Tuesday, March 27, 2018

European Parliament admits Jewish population is diminishing in the European Union

In an non-official document "prepared for, and addressed to, the Members and staff of the European Parliament as background material to assist them in their parliamentary work" acknowledges that the Jewish population in the European Union is declining.  In 2915 it stood at a little above 1 million.  It is clear from the document that there is nothing it can do to reverse the situation.

Jewish communities in the European Union
The Jewish population in the EU has been declining. It dropped from around 1.12 million in 2009 to 1.08 million in 2015, though it is difficult to give precise numbers as some countries do not collect ethnic data. The Jewish population in France, the largest in the EU, declined from about 500,000 in 2002 to 460,000 in 2015. Emigration, mainly to Israel, is the main factor behind the trend, which has intensified in recent years, among other things due to harassment, discrimination and hate crimes against Jews.  
Diminishing Jewish population  
Centuries ago, Jews were persecuted as a religious minority, while in the last century the belief that Jews were a threat to the state was a driving force behind the Holocaust. Today Jews are targeted mainly because of events in the Middle East, although some anti-Semitic sentiments also revolve around the Holocaust. According to a 2015 report by the EU Agency for Fundamental Rights (FRA), the main perpetrators of anti-Semitic incidents are neo-Nazis, far-right or far-left sympathisers, Muslim fundamentalists and the younger generation. The report states that anti-Semitic behaviour is mainly characterised by denial and trivialisation of the Holocaust, glorification of the Nazi past, anti-Semitic sentiment due to property-restitution laws and hatred because of Israeli policies. It includes verbal and physical violence; threats; insults of Jews going to synagogues; harassment of rabbis; repeated attacks on Jews wearing symbols of their religion; hate speech; anti-Semitic bullying in schools; and damage to property, including arson.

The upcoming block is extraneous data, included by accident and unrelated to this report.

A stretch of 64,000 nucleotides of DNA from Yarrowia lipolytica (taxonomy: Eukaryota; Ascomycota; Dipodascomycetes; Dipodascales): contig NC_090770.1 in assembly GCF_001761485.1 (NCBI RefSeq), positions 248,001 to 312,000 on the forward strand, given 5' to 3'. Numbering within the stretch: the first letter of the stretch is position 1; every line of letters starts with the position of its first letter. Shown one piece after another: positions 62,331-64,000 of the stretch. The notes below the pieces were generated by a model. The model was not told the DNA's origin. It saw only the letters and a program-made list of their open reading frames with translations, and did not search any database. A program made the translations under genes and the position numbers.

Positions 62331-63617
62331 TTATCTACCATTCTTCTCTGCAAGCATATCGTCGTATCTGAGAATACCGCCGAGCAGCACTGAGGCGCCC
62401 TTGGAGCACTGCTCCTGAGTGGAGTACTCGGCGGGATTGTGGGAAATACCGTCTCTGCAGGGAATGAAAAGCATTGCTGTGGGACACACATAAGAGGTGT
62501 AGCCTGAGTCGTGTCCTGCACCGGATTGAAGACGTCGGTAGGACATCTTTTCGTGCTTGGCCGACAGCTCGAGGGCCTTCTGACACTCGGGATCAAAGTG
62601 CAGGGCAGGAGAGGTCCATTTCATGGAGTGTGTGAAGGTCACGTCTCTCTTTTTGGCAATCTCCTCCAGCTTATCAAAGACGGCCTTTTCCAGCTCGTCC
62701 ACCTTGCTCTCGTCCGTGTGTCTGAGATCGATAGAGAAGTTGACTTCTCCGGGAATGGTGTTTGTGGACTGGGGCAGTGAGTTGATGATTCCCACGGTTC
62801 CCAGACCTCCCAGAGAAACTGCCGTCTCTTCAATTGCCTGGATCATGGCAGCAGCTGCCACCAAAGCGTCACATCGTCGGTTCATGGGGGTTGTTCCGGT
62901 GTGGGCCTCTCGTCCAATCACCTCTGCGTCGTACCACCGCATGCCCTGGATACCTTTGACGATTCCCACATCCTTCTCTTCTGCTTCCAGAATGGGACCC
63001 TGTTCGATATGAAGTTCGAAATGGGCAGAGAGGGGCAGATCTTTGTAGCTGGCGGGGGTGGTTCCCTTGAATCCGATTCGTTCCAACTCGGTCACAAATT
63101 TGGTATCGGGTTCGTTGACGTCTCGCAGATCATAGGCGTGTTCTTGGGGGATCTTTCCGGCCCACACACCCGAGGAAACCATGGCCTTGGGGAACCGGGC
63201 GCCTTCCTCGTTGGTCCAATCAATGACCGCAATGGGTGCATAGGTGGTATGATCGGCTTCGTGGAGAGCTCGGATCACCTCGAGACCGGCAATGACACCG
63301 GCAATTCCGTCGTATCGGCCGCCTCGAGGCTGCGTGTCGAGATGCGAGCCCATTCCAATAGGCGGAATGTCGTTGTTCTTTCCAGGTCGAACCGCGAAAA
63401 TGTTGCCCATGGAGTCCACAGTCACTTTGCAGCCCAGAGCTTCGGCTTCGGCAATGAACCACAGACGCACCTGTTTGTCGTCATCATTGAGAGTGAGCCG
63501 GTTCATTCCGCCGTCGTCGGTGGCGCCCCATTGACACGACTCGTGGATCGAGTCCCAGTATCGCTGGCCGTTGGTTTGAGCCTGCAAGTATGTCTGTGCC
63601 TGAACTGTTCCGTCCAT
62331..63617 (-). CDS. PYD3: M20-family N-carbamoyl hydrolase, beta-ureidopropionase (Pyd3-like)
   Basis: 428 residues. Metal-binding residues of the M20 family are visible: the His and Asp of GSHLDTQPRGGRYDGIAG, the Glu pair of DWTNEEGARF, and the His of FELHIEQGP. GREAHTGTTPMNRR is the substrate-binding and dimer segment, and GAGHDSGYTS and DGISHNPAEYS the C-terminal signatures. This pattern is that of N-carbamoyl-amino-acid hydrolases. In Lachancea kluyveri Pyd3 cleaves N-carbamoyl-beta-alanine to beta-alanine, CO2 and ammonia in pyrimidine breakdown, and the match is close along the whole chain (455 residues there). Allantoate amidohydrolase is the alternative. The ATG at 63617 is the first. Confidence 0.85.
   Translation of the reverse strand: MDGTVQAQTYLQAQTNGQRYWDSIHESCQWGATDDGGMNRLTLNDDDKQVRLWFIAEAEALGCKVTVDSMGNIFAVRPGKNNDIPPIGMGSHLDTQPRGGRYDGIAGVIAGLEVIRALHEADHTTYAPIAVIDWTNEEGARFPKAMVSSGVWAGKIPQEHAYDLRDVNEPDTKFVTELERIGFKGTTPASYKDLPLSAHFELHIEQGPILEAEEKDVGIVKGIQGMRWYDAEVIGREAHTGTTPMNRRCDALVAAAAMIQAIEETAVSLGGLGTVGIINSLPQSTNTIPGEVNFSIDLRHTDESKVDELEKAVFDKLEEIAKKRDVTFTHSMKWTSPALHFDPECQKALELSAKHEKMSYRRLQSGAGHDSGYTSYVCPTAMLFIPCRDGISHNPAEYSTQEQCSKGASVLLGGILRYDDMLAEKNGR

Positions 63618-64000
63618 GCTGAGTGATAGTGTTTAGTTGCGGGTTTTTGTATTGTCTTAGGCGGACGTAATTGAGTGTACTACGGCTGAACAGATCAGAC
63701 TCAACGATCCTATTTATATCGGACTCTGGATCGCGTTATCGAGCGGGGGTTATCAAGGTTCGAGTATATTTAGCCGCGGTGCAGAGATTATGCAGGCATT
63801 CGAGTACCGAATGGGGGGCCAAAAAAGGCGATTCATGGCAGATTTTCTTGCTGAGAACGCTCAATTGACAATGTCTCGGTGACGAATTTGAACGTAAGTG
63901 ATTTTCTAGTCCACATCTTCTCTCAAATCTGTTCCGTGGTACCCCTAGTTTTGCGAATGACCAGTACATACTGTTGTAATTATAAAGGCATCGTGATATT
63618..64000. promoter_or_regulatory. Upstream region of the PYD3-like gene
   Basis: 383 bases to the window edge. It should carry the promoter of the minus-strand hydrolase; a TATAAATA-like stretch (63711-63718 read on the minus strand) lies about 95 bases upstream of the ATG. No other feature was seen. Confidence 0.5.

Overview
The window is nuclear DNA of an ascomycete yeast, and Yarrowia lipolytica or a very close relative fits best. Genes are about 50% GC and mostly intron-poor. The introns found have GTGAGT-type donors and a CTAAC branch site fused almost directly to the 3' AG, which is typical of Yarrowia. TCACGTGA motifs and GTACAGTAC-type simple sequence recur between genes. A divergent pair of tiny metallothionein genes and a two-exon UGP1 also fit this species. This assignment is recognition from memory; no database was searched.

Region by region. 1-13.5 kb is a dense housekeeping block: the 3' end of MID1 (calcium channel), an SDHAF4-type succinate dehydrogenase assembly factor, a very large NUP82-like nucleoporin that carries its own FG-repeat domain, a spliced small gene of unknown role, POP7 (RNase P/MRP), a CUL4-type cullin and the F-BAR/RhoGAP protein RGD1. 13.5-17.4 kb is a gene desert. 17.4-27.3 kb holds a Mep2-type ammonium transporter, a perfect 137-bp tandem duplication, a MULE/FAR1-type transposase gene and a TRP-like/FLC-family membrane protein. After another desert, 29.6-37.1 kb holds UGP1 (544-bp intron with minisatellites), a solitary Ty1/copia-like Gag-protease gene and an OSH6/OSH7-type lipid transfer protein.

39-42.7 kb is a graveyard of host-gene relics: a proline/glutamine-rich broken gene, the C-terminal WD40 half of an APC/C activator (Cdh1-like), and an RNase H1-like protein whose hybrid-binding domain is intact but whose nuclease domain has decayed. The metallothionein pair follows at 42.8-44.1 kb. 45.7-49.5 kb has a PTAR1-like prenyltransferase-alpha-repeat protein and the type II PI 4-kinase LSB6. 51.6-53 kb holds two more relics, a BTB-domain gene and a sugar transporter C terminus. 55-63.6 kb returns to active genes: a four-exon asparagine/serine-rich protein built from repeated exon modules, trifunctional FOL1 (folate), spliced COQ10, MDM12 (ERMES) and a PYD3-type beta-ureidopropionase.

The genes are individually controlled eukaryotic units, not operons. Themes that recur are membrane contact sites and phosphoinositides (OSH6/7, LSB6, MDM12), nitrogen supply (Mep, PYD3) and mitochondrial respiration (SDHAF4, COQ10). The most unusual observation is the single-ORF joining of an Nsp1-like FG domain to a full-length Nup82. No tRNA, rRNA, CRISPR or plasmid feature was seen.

Growing violence against Jews Israeli Prime Minister, Benjamin Netanyahu, encouraged French Jews to come to Israel after the killings of kosher supermarket customers in Paris in January 2015, four years after a deadly attack on a Jewish school in Toulouse. Many Jews have considered following his advice, although some eventually return. According to a 2013 survey on anti-Semitism in eight EU Member States, 21% of respondents experienced verbal or physical violence or harassment because they were Jews. The numbers may underestimate the reality, since 76% of victims of anti-Semitic hate crime do not report it. 
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On the same subject:
Joël Rubinfeld, president of the Belgian League against Anti-Semitism, warned: Europe: Ours will be the last significant generation of European Jews

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